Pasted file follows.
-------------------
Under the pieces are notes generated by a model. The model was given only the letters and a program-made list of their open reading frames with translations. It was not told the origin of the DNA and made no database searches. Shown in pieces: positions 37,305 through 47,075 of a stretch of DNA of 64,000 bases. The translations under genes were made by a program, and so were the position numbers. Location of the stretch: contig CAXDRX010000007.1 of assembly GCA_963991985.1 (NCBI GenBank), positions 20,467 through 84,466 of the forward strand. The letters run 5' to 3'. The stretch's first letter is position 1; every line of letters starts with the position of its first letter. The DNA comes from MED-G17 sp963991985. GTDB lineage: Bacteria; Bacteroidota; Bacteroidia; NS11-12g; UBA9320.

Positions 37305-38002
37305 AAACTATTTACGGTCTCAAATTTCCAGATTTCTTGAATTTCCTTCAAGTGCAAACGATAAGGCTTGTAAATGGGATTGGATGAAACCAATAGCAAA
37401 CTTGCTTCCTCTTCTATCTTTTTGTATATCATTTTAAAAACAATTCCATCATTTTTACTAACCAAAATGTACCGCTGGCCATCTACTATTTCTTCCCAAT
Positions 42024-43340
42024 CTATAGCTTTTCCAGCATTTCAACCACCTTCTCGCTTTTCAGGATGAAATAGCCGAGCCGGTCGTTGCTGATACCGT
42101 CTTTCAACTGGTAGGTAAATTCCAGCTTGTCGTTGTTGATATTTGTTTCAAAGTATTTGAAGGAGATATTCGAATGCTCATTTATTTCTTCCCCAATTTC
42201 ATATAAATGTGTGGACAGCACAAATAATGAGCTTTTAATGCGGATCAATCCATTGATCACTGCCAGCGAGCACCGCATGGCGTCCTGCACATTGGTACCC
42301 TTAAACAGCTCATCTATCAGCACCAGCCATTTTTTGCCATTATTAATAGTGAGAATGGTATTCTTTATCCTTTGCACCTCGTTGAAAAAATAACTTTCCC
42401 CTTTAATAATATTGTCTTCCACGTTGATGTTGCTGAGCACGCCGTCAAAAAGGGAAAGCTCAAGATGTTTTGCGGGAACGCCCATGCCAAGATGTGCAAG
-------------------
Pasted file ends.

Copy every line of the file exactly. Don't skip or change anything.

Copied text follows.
Under the pieces are notes generated by a model. The model was given only the letters and a program-made list of their open reading frames with translations. It was not told the origin of the DNA and made no database searches. Shown in pieces: positions 37,305 through 47,075 of a stretch of DNA of 64,000 bases. The translations under genes were made by a program, and so were the position numbers. Location of the stretch: contig CAXDRX010000007.1 of assembly GCA_963991985.1 (NCBI GenBank), positions 20,467 through 84,466 of the forward strand. The letters run 5' to 3'. The stretch's first letter is position 1; every line of letters starts with the position of its first letter. The DNA comes from MED-G17 sp963991985. GTDB lineage: Bacteria; Bacteroidota; Bacteroidia; NS11-12g; UBA9320.

Positions 37305-38002
37305 AAACTATTTACGGTCTCAAATTTCCAGATTTCTTGAATTTCCTTCAAGTGCAAACGATAAGGCTTGTAAATGGGATTGGATGAAACCAATAGCAAA
37401 CTTGCTTCCTCTTCTATCTTTTTGTATATCATTTTAAAAACAATTCCATCATTTTTACTAACCAAAATGTACCGCTGGCCATCTACTATTTCTTCCCAAT
Positions 42024-43340
42024 CTATAGCTTTTCCAGCATTTCAACCACCTTCTCGCTTTTCAGGATGAAATAGCCGAGCCGGTCGTTGCTGATACCGT
42101 CTTTCAACTGGTAGGTAAATTCCAGCTTGTCGTTGTTGATATTTGTTTCAAAGTATTTGAAGGAGATATTCGAATGCTCATTTATTTCTTCCCCAATTTC
42201 ATATAAATGTGTGGACAGCACAAATAATGAGCTTTTAATGCGGATCAATCCATTGATCACTGCCAGCGAGCACCGCATGGCGTCCTGCACATTGGTACCC
42301 TTAAACAGCTCATCTATCAGCACCAGCCATTTTTTGCCATTATTAATAGTGAGAATGGTATTCTTTATCCTTTGCACCTCGTTGAAAAAATAACTTTCCC
42401 CTTTAATAATATTGTCTTCCACGTTGATGTTGCTGAGCACGCCGTCAAAAAGGGAAAGCTCAAGATGTTTTGCGGGAACGCCCATGCCAAGATGTGCAAG